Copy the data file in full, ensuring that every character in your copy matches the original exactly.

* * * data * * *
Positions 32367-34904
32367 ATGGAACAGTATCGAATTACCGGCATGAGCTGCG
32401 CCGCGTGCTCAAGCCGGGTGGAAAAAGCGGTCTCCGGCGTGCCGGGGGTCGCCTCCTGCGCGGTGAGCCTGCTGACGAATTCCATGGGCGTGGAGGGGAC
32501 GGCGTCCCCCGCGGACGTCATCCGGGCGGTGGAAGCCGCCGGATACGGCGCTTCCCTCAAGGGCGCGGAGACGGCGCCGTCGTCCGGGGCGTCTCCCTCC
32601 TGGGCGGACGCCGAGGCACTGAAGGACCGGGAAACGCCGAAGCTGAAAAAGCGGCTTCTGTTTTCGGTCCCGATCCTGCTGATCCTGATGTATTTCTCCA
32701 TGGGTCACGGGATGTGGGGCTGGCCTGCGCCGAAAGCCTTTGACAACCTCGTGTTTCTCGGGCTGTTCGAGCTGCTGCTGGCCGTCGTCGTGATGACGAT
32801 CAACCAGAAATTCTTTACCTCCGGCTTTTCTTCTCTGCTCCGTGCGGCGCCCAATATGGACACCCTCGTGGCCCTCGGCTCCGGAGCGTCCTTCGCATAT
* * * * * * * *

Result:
Positions 32367-34904
32367 ATGGAACAGTATCGAATTACCGGCATGAGCTGCG
32401 CCGCGTGCTCAAGCCGGGTGGAAAAAGCGGTCTCCGGCGTGCCGGGGGTCGCCTCCTGCGCGGTGAGCCTGCTGACGAATTCCATGGGCGTGGAGGGGAC
32501 GGCGTCCCCCGCGGACGTCATCCGGGCGGTGGAAGCCGCCGGATACGGCGCTTCCCTCAAGGGCGCGGAGACGGCGCCGTCGTCCGGGGCGTCTCCCTCC
32601 TGGGCGGACGCCGAGGCACTGAAGGACCGGGAAACGCCGAAGCTGAAAAAGCGGCTTCTGTTTTCGGTCCCGATCCTGCTGATCCTGATGTATTTCTCCA
32701 TGGGTCACGGGATGTGGGGCTGGCCTGCGCCGAAAGCCTTTGACAACCTCGTGTTTCTCGGGCTGTTCGAGCTGCTGCTGGCCGTCGTCGTGATGACGAT
32801 CAACCAGAAATTCTTTACCTCCGGCTTTTCTTCTCTGCTCCGTGCGGCGCCCAATATGGACACCCTCGTGGCCCTCGGCTCCGGAGCGTCCTTCGCATAT